“I told you I don’t like you messing about with that,” Owen called up from the hall.

“It isn’t a problem,” Simon insisted. “Owen has little patience for dark magic; don’t mind him. He’s as mundane as they come,” he said.

Warren paused. “What, he is? But you’re—aren’t you identical?”

“It’s a mystery,” Simon said blandly as he moved down the stairs to meet his brother. They both glanced up to Warren on the landing. “See you next week, Hayward,” Simon said, and Owen clapped a friendly hand on his shoulder as they exited the house.

Warren waited until he heard the grinding engine of the autocar putter away before he released a sigh, sinking down to sit on the steps. He looked up when he heard Cam’s metal feet clinking into the hall.

“May I come out, Warren Hayward?”

“Yes. Yes, Cam. I’m sorry. You probably don’t need to hide when they come around.” Warren got to his feet and stepped down to the hallway, rubbing at his tired eyes.

“You do not seem to sleep much,” the golem observed.

“I don’t, do I?” Warren agreed with a small sigh.

“Is there something I can be doing to help Warren Hayward?”

Warren paused, and he looked at Cam curiously. He could be helping. So far its entire existence had consisted of reading Sir Bennett’s histories in the study and occasionally helping to cook meals—but a standard, mechanical task would be easy for him. “Would you like to learn how to build golems, Cam?”

“I am a golem,” it confirmed, patting its own chest with metal fingers. “I can build more of me?”

“Well, I would need to cast the spell to give it life,” Warren explained, “but you could build the bodies. I could show you how.”

“I would like that,” it said with a nod. “I will try to build things. Shall we go now?”

“Now? God, no. I’m going to bed.”

Cam nodded, so Warren crept through the bedroom to the master bath to wash the drops of blood from his hands. He watched the tinted water go down the drain with his jaw set tight. There wouldn’t be any more room for hesitation. No more weakness. He dried his hands and returned to the master bedroom, where he stripped off his clothes and buried himself in downy blankets. Ben stirred briefly, but only snorted and rolled over onto his stomach. He laid awake for a time, hoping that the Travers could be trusted and that he wouldn’t have the constabulary breaking down his door within the hour. They were the only variable in his plan now. Just a short time ago, he would have done just about anything for fifty pounds, so he hoped the same applied to the—he hesitated to use the word “gentlemen”—he had just hired. He didn’t know much about the criminal underworld, but he knew prison tattoos when he saw them. He was willing to bet that the larger brother had them as well, and that he hadn’t injured his eye in an innocent factory accident or somesuch.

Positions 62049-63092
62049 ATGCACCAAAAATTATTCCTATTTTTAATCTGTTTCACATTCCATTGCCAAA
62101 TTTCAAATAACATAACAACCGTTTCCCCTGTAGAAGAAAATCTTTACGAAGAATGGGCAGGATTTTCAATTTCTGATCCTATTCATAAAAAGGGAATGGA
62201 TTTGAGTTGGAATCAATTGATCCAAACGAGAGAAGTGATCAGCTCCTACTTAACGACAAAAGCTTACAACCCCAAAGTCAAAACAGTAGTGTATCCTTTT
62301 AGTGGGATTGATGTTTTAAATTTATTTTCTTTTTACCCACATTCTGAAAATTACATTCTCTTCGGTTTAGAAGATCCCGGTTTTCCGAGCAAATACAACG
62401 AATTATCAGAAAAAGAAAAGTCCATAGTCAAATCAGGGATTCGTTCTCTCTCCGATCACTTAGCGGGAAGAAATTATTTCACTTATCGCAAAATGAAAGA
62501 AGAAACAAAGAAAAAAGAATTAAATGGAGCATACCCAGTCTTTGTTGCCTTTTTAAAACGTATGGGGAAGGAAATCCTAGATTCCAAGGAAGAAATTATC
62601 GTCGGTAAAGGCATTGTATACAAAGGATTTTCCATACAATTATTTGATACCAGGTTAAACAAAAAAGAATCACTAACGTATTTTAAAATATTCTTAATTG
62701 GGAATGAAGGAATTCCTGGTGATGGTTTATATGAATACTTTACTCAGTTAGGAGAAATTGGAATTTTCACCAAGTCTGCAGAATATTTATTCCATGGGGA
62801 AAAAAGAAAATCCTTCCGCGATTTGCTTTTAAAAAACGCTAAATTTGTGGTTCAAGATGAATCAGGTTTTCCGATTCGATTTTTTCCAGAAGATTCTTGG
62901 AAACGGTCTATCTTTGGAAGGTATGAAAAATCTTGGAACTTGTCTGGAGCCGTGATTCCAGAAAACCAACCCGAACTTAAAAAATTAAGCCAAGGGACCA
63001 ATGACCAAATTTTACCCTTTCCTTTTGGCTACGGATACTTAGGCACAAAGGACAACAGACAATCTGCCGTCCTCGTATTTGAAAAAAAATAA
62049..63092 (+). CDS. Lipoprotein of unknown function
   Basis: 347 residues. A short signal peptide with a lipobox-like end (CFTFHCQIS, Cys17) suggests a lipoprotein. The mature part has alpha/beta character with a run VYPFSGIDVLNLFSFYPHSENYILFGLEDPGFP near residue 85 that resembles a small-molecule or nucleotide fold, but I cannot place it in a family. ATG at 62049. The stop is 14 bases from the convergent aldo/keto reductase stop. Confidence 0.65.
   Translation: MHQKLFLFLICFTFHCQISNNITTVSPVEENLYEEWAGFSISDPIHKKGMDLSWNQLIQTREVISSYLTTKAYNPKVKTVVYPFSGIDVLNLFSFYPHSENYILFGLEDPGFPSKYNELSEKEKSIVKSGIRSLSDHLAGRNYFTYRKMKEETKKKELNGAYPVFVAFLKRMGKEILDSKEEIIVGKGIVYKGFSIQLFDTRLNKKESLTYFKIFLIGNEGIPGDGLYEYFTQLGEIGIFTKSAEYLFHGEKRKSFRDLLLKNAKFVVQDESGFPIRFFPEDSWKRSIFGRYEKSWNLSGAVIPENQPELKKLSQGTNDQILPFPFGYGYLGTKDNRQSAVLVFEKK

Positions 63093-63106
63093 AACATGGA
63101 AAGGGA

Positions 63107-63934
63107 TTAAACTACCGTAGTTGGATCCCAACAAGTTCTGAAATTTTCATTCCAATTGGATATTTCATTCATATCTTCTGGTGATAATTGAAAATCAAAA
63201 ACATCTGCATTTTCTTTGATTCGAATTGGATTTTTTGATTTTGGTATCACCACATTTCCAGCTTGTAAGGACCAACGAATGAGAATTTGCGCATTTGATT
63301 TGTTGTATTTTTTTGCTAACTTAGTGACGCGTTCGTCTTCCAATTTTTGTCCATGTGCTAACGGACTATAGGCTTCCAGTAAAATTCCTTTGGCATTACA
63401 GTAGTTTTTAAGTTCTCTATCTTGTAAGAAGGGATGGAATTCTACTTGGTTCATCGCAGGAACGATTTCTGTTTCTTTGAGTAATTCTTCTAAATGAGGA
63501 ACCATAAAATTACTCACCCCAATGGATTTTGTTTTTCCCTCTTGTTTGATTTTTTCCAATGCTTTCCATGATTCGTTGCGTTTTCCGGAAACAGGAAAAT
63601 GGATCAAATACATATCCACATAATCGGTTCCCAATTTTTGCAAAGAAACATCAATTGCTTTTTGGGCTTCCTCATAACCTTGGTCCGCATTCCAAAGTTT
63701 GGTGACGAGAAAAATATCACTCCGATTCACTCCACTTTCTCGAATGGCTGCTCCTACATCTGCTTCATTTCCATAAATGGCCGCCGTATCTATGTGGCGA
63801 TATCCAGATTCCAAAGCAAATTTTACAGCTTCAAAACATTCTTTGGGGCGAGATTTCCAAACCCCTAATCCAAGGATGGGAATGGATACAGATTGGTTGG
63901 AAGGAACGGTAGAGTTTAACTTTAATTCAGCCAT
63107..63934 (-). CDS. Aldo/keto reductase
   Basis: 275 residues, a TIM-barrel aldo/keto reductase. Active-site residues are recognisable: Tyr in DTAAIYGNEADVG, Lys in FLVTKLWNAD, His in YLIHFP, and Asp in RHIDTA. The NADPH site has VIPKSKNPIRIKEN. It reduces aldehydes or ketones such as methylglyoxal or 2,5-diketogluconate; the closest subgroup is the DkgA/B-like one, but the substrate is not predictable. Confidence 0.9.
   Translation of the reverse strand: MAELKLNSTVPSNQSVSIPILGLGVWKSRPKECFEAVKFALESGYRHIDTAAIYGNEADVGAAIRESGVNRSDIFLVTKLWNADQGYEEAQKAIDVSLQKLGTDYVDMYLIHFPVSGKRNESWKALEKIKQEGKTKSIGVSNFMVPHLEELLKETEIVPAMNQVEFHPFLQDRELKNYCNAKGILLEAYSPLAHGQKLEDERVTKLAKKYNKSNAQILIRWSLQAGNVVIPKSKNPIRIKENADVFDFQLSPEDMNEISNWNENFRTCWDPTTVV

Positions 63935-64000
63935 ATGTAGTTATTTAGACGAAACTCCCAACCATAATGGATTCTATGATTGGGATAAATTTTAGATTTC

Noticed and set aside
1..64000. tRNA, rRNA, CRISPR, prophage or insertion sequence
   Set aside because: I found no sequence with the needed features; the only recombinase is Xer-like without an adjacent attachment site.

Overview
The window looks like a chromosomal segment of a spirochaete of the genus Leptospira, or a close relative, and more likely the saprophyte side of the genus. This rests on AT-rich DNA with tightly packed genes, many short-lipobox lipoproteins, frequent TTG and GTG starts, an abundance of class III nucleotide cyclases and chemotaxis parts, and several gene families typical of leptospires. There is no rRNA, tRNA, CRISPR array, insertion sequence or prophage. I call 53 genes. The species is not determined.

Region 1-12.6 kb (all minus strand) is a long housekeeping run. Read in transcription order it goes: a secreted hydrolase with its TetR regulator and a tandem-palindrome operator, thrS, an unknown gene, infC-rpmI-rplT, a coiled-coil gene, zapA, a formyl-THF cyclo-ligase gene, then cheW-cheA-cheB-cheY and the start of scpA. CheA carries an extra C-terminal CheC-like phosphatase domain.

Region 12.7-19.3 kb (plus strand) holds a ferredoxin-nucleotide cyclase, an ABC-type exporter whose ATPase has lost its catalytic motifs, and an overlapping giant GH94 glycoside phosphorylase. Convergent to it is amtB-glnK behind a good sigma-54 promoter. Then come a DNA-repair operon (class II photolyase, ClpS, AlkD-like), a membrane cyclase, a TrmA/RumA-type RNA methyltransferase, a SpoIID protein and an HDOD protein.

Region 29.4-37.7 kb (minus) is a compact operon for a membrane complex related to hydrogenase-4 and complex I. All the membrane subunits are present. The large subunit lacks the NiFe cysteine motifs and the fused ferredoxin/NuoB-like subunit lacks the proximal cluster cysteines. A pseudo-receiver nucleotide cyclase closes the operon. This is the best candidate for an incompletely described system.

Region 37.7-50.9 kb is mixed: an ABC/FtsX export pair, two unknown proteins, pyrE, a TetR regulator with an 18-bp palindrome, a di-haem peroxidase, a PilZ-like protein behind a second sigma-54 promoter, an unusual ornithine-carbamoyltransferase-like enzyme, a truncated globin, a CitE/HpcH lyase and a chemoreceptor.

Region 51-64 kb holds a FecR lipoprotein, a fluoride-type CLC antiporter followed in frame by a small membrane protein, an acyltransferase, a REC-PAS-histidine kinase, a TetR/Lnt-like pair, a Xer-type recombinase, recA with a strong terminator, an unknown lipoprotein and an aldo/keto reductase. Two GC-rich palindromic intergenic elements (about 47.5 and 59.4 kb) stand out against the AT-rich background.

He let out a slow sigh and turned to rest his cheek on Ben’s firm shoulder. For this, he was willing to take any risk.

In the morning, Warren had barely sent Ben off to work when there was a sudden rap at the back door. He thought for a moment that Ben had forgotten something, but when he opened the door, he saw the Travers standing in his garden.

“What are you doing here?” he hissed, waving them quickly inside and shutting the door. “You can’t just come around whenever you please. If someone saw—”

“There were issues,” Simon said blandly while Owen poked his head around the corner to the dining room and began to help himself to the remnants of breakfast.

“Issues? Issues with what?”

“The Llewan. They said they want to see you if this is going to be a permanent arrangement.”

Warren frowned, watching Simon’s face for any hint of how bad he suspected the situation was, but he only stared blankly. “Why would they want to see me? Did they say?”

“I didn’t exactly press them for details. Owen wasn’t keen to spend more time down there than was necessary,” he said a bit louder.

“Not a bit,” Owen called back from the dining room, sounding like his mouth was full, and Warren sighed. There wasn’t anything good that could come out of the Llewan specifically wanting to talk to someone.

“No,” Warren said, running a hand through his hair as he paced a quick circle in the hallway. “No. I won’t go. I’m not getting eaten.”

“Then you’d better think of another way of getting rid of bodies in the kind of numbers you’re talking about,” Simon said with a small shrug.

Warren stopped and looked up at Simon, then turned to lean his head against the wall and sighed. He waited a few moments, running a few possibilities through his head, and then he turned back to the taller witch. “Fine. I’ll pay you an extra twenty pounds if you come with me. I’m really not keen on being eaten.”

“All right by me,” Simon said, and he leaned over to look through the doorway into the dining room. “Coming?”

“On it,” Owen said, and he shoved the last of the eggs into his mouth before clambering up out of Ben’s seat.

“Not now,” Warren stopped them. “Come back tonight. Just before dark. I don’t want anyone seeing me making trips back and forth in broad daylight.”

“You’re the boss,” Owen said with a quick salute, and Simon nodded before they both let themselves out the back door.

“Damnation,” Warren swore once they’d gone, and he dropped into a crouch in the middle of the hallway and hid his head in his arms. He was going to be eaten; he knew it.

The Travers arrived shortly before dusk, as promised, and Warren left Cam with instructions to let Ben inside but to tell him that he’d gone out to meet a friend.